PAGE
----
The offer included 32-hours of community service, attending an 8-hour seminar by the "Corrective Behavior Institute," paying Bank of America $6,299 for having to wash off the chalk, waiving all Fourth Amendment rights against search and seizure and surrendering his driver's license for a three-year period.

Olson’s attorney, Tom Tosdal, said on KPBS Midday Edition that Goldsmith’s office prosecuted the misdemeanor because Goldsmith was doing the bidding of Bank of America. Goldsmith's office said chalk drawing was graffiti and graffiti is vandalism, even if it washes off.

The failed prosecution also fanned the flames of the feud between Mayor Filner, who derided the prosecution as a waste of time and money, and the city attorney.

Finally, Judge John S. Meyer ruled this week that, while yoga itself is based on religion, the yoga classes currently taught in Encinitas elementary schools have been stripped of religious meaning and language and are therefore compliant with the First Amendment.

Dean Broyles of the Christian National Center for Law and Policy had sued the school district on First Amendment grounds, saying yoga is religious expression. He says he will appeal.

Producer's Note: Time ran out, so the panel did not get to the yoga story.

Comments

Avatar for user 'ParkResident'

ParkResident | July 5, 2013 at 4:10 p.m. ― 1 year ago

Thank you KPBS for having Dorian Hargrove on your show. He has been a dogged reporter, covering neighborhoods and citizens and uncovering issues affecting them, when other news outlets deemed those issues inconsequential. Hope to hear more of Hargrove on your show in the future.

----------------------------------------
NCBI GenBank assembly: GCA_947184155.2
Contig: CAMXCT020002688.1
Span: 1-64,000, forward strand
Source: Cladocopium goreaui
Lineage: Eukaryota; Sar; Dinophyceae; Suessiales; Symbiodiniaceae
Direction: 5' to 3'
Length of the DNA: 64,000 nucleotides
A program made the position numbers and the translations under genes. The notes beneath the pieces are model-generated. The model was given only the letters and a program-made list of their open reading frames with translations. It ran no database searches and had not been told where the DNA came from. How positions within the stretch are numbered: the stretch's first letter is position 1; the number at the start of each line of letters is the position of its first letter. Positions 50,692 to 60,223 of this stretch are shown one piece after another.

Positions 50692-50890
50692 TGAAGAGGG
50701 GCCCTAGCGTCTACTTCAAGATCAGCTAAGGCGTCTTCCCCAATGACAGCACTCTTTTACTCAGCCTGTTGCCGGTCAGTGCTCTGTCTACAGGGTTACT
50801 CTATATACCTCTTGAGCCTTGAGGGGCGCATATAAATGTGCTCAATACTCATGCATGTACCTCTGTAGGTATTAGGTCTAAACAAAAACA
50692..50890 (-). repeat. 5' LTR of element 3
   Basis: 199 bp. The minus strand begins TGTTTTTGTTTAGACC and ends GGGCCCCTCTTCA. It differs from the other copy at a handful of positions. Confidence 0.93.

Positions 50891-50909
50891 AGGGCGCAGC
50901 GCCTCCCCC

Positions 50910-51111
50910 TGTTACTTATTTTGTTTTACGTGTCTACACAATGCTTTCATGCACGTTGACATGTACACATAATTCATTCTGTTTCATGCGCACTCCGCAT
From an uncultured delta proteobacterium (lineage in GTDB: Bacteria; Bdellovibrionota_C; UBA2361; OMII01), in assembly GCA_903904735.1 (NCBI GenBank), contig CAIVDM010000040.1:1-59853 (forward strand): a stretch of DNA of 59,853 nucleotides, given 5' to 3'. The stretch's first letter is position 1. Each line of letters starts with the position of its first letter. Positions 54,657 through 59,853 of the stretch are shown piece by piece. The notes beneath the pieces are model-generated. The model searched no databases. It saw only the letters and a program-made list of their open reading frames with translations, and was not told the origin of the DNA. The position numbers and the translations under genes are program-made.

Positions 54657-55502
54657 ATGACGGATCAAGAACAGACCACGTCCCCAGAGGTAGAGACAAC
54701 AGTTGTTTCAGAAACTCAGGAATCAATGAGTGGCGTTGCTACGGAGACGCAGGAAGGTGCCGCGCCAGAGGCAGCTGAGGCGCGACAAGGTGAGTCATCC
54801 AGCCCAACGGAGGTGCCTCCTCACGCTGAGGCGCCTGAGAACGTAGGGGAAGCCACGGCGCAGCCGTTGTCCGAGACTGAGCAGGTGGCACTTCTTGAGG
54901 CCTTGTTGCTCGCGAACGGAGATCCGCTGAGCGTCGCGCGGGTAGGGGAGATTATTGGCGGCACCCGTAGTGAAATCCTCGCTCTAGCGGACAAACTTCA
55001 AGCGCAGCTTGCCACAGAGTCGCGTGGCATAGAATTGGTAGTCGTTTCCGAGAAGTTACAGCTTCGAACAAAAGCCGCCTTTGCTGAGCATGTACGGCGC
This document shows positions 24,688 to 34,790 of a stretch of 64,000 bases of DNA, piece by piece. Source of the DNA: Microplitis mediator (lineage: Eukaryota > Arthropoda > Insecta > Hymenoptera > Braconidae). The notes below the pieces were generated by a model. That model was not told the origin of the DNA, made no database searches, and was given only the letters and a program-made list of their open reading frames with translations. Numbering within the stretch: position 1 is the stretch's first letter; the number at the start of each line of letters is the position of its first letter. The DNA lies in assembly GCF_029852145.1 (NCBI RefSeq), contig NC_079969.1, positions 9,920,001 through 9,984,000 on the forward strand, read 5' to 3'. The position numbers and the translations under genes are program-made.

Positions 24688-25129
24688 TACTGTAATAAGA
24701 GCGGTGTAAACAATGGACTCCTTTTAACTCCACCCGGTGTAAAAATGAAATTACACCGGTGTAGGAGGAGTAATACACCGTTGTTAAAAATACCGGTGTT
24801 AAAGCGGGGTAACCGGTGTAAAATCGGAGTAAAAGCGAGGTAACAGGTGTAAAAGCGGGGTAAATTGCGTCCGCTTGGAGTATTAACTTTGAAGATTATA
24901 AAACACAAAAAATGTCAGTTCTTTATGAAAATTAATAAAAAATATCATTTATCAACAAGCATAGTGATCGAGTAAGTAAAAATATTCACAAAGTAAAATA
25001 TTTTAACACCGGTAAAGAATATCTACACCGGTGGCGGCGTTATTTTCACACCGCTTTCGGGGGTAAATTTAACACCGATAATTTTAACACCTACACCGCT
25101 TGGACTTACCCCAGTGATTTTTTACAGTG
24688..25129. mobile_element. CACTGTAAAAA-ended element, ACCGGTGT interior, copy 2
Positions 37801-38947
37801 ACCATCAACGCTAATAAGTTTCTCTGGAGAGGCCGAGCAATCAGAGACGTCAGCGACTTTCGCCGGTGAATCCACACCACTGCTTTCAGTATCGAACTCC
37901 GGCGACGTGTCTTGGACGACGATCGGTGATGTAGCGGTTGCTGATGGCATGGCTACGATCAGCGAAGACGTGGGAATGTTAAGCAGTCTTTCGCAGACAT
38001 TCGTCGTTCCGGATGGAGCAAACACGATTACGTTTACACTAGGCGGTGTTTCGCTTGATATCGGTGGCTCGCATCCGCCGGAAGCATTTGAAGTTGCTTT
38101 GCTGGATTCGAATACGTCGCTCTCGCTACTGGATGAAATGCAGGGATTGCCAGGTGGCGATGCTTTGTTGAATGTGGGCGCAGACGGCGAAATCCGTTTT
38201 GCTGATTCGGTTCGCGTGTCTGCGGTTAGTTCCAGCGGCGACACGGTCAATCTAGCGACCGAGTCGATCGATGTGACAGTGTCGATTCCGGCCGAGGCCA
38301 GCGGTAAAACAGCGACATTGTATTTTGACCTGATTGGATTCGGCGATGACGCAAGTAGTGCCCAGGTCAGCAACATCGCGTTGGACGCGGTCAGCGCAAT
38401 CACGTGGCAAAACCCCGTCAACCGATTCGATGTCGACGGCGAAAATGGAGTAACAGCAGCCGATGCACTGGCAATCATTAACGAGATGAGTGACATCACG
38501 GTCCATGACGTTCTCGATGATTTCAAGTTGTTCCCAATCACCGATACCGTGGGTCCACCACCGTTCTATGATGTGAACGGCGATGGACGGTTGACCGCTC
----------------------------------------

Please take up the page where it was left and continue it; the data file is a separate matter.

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Avatar for user 'laplayaheritage'

laplayaheritage | July 5, 2013 at 5:24 p.m. ― 1 year ago

Agreed. Dorian is knowledgable. Great conversation.

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Avatar for user 'DonWood'

DonWood | July 6, 2013 at 2:02 p.m. ― 1 year ago

Thanks for clarifying this whole thing. As you note, this started when the developer went to Councilwoman Lorie Zaph, who then bypassed the Mayor and city staff, and asked the other council members to deed an easement on city land over to Sunroad with no form of compensation for the city for this gift of public land. Maybe you should look at Sunroad's campaign contributions to Zaph and the other council members who threw out the rule book on behalf of the developer. That may be where the real story is in all of this. That and why the city attorney didn't alert the council members to the rules before they took action to give the easement away.

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Avatar for user 'Peking_Duck_SD'

Peking_Duck_SD | July 7, 2013 at 1:34 a.m. ― 1 year ago

It seems like every rock with a foul stench emanating from it in San Diego that is turned over yields the fingerprints of city attorney Goldsmith.

This guy is dirty.

We need him out of our government, he's a crook.

( | suggest removal )

Avatar for user 'twells'

twells | July 8, 2013 at 1:14 p.m. ― 1 year ago

No Peking Duck, the mayor is a old-school machine democrat who is a corrupt thug. He needs to go.

His antics and tactics are embarrassing to this city.